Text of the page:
Motorists, passenger and public service vehicles today wake up to uncertainty over how to reach their destinations as a nationwide crackdown to restore sanity on the roads starts.
Traffic officers will be on the lookout for violators of the 'Michuki laws' that have largely been forgotten 15 years after they were introduced.
The laws were introduced by former Transport minister John Michuki who brought sweeping changes to the country's highway code and changed how PSVs operate.
At least 4,000 traffic officers will be reinforced by another 10,000 police officers to ensure success of the crackdown.
Interior CS Fred Matiang'i has vowed to come down hard on violators. He has warned that there would be no backing down on the resolve to restore sanity in the transport sector.
Matiang'i yesterday said the Government will not be cowed by threats from PSV operators to keep off the roads to protest the crackdown.
Federation of Public Transport Operators called for a nationwide withdrawal of all matatus from the roads until several issues have been agreed upon.
These include the directive on arrest and prosecution of drivers, owners and saccos/companies and banning of registered drivers and conductors uniform despite having been allowed by NTSA and Kenya Industrial Property Institute.
They also took issue with conflict of NTSA, Traffic Act Chapter 403 and Matiang'i's orders on the same, arbitrary arrests and detaining of matatus despite having inspection stickers from NTSA and the CS's order to withdraw staff of saccos from termini after accusing them of being cartels.
The federation is headed by Mr Edwin Mukabana and its members are Matatu Owners Association (MOA), Matatu Welfare Association (MWA), Association of Matatu Operators, Association of Bus Operators Kenya and Mt Kenya Matatu Owners Association, Association of Matatu Owners and Matatu Transport Vehicles Association.
MWA chairman Dickson Mbugua said they believe the crackdown is not being implemented in good faith.
Matiang'i has maintained his firm stance on the matter. “If we don’t do it now, we will lose it. All officers involved have been briefed and instructed on what to do. They know their work and there will be thorough supervision to ensure compliance,” said the CS.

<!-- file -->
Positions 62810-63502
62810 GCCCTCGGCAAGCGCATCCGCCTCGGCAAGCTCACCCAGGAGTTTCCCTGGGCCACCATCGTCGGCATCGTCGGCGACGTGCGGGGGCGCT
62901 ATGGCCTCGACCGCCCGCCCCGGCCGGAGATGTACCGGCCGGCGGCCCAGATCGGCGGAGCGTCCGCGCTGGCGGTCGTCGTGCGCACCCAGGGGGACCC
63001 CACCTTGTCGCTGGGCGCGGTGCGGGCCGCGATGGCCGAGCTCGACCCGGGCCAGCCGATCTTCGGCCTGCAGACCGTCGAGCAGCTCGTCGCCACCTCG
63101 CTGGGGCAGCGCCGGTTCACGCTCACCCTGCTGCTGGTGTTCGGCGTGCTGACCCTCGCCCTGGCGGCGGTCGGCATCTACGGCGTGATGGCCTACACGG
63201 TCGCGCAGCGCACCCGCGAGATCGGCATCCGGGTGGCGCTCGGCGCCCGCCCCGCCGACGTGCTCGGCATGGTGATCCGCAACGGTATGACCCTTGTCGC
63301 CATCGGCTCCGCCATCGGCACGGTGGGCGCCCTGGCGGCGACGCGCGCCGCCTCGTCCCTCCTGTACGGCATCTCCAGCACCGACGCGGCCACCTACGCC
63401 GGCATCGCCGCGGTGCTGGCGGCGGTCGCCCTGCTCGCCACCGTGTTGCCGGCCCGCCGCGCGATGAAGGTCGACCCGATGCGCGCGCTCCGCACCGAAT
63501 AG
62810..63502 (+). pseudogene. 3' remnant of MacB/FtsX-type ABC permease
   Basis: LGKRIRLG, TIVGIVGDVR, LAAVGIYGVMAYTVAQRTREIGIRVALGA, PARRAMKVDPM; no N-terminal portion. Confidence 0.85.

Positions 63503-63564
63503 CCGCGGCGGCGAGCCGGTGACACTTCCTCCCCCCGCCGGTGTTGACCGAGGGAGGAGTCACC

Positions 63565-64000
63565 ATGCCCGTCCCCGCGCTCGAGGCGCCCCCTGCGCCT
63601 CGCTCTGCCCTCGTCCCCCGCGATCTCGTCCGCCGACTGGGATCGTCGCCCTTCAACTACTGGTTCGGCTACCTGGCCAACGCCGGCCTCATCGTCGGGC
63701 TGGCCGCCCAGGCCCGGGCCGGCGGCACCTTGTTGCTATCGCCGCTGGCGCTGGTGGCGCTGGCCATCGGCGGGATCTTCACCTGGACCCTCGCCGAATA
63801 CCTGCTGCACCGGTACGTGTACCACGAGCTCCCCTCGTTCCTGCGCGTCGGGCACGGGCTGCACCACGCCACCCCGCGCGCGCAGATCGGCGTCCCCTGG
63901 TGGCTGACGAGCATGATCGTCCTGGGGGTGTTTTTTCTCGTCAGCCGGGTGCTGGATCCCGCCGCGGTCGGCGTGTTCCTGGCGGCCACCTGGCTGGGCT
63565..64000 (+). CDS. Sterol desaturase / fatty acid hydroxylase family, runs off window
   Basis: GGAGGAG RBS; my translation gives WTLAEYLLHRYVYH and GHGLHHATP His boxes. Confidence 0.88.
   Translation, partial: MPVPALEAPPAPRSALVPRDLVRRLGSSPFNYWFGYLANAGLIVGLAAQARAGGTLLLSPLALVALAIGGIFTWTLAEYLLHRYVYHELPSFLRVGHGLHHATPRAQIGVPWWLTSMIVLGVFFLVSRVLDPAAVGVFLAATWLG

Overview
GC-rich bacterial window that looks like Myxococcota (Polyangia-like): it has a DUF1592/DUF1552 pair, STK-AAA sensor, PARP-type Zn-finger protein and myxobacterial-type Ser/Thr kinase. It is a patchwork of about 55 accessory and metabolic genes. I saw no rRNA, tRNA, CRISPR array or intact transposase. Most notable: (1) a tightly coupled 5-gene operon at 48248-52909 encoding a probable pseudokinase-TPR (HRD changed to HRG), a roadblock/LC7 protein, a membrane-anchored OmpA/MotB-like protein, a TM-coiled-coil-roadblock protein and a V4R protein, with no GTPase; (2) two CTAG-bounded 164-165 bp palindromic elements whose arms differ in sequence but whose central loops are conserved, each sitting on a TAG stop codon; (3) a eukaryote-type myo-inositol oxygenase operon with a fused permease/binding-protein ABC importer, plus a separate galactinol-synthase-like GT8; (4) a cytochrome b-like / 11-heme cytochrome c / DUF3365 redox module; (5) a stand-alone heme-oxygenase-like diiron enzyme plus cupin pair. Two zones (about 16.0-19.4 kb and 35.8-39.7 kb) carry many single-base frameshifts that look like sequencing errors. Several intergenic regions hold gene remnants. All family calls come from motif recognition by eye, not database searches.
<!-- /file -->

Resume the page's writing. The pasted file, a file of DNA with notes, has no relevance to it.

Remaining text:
A multi-agency team comprising National Transport and Safety Authority (NTSA), the National Police Service and the Office of the Director of Public Prosecution (ODPP) has been tasked with restoring sanity on roads.
Deputy DPP Dorcas Oduor said there are enough prosecutors to process cases that will be presented, while NTSA said the crackdown will leverage on use of technology.
All OCSs will also be in charge of enforcement of the Michuki rules.
Deputy Inspector General of Police Edward Mbugua issued the directive on November 2, 2018, to all police officers indicating traffic operations had been devolved to the station level to ensure effectiveness.
“The OCS should take charge of all personnel as per the station nominal roll and deploy all the officers in rotation for each and every officer to acquaint himself or herself with police work,” said part of the directive.
The officers had also been asked to read and understand the laws and rules touching on road safety.
Apart from operators, insurance companies and vehicle body builders will also be targeted in the crackdown.
Compromised law enforcement officers will not be spared either while motor vehicle inspection unit officers found to be complacent will face a raft of retributive measures.
Inspector General of Police Joseph Boinnet said six independent teams have been formed to support the county police commanders in effecting the regulations.
This means the OCS will be supervised by the OCPD who will in turn be checked by the county commanders, regional commanders and other top officers.
Speaking in Nakuru on Saturday, Matiang'i accused matatu crews of violating traffic rules, warning those that break the laws will be arrested.
The Kenya Driving Schools Association Nyanza chairman Samwel Nyakado said the crackdown would be futile without dealing with corruption among police officers.
[Additional reporting by Cynthia Odhiambo]